photo from GMA News
Traffic was bad up North during the weekend and I was sad to learn that what was being gobbled up by flames was the Gotesco Grand Central mall in Caloocan City.
I spent 12 years of my life at an all-girls Catholic school in Grace Park, a mere tricycle ride away from Grand Central. Hence this was not just another fire. I do not speak only for myself; my batchmates would share my nostalgia. The mall’s best years, its first, were when we were in the area.
In the late 1980s, you did not have many malls, so having one practically in your backyard was a treat especially for girls at a time when adolescence was just setting in. I think I was in Grade 6 when the mall opened. And so the good years went on until high school, in the early 1990s.
After our Saturday practices for a group activity, real or imagined, my friends and I would head to Grand Central when its lights were so much brighter and its shops much cleaner.
It was in one of the theaters where we saw Ghost – starring Demi Moore and the late Patrick Swayze – for what must have been a dozen times. In those days, every girl wanted to crop her hair short like Moore’s. There were so many among my schoolmates who did it so that school authorities had to prohibit the hair cut.
We discovered Odd Balls and its sweet-and-spicy sauces. The squid balls went well with gulaman and diced hopia from Baker’s Fair just across the alley.
We ogled girlie things at the Gift Gate branch at the basement. Famous then were Fido Dido, the thin man with a V-shaped face, Kero Kero Keroppi with the oversized eyes, and Geneva Cruz’s Swatch watches – “I like you!”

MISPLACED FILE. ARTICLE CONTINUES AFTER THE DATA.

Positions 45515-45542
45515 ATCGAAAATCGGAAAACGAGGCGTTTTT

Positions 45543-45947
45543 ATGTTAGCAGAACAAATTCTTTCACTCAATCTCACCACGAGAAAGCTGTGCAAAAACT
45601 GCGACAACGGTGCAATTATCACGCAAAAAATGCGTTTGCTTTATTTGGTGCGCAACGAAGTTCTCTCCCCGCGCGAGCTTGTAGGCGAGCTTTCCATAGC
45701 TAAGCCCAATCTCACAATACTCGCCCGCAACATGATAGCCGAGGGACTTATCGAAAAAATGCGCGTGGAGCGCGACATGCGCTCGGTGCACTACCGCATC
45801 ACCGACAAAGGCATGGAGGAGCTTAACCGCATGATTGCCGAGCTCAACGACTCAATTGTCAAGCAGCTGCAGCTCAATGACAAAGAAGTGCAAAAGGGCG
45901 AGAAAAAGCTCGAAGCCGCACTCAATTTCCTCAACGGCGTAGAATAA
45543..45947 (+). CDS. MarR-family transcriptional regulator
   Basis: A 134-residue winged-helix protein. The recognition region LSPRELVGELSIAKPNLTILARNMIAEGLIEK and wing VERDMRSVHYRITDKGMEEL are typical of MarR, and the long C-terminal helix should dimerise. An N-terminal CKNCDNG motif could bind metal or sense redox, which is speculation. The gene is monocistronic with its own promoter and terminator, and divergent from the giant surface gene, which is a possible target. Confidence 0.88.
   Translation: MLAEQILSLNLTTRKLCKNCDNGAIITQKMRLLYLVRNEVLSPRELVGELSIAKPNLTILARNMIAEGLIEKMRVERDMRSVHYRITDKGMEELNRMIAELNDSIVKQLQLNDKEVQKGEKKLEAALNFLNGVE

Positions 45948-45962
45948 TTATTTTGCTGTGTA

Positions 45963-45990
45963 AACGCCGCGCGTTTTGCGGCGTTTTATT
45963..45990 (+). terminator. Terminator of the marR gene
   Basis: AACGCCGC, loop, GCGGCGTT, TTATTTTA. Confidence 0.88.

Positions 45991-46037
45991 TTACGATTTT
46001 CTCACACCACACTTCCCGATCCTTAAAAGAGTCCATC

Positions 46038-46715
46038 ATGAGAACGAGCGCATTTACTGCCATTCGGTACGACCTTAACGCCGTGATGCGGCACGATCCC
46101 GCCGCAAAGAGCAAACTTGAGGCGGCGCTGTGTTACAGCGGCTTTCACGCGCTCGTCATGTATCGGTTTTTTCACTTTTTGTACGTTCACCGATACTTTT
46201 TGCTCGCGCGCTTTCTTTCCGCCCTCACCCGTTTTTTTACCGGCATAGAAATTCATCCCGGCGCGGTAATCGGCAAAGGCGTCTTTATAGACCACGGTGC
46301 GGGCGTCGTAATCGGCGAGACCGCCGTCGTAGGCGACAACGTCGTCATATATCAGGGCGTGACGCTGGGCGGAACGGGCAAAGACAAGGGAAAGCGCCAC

Also in vogue were the black-and-white Avante Garde cards, with plenty of space for your own words. We gave these to our friends for birthdays, friendship anniversaries, or for no reason at all.
Expressions sold great stationery. During the summer, at a time before Facebook and Twitter and email and SMS, our only means to communicate with friends was the snail mail. We recounted our activities, our summer crushes on the scented paper, stamped and sent through the regular mail.
I remember when I was a sophomore and classes were suspended in midday because of heavy rains. I decided not to ride with my school service and went instead with my friend Jennie, who was being fetched by her parents. First we picked up her brother from his school, Notre Dame of Greater Manila, just adjacent to ours. Then we piled into their car and her Dad decided that we should let the traffic pass and kill time at Grand. I knew I was going to be in trouble for ditching my usual ride home, but I felt too warm and cozy with their family. Those cheeseburgers from McDonald’s never tasted as heavenly.
Grand was also a witness to our first acquaintances with boys. How hard was it to get something from the bookstore and bump into someone to eat pizza with later on? Of course the bumps were pre-arranged, days ahead, through the neighbor’s telephone – there was no other way.
Just before I went to college, my grandmother got me two pairs of sturdy flat shoes from Grand, because she said I would be doing a lot more walking at university, which was not in my backyard anymore.
And then later, when I was pregnant with my first child, it was there where I satisfied my constant craving for Pancit ng Taga Malabon (third floor) and the big and fluffy sylvanas from Joni’s for dessert.
There is no more Joni’s now, and my daughter is turning 18 in two months. My grandmother passed on eight years ago. The boy I enjoyed pizza with is now my ex-husband. Jennie is now living in Ontario, married to a Canadian. Her dad succumbed to a liver disease ten years ago even as her mother and brother still live nearby. I have made new friends but kept up with the same girls I exchanged snail mails and black-and-white cards with.
As I write, Grand Central has been burning for four straight days. Thank God memories are fire-proof.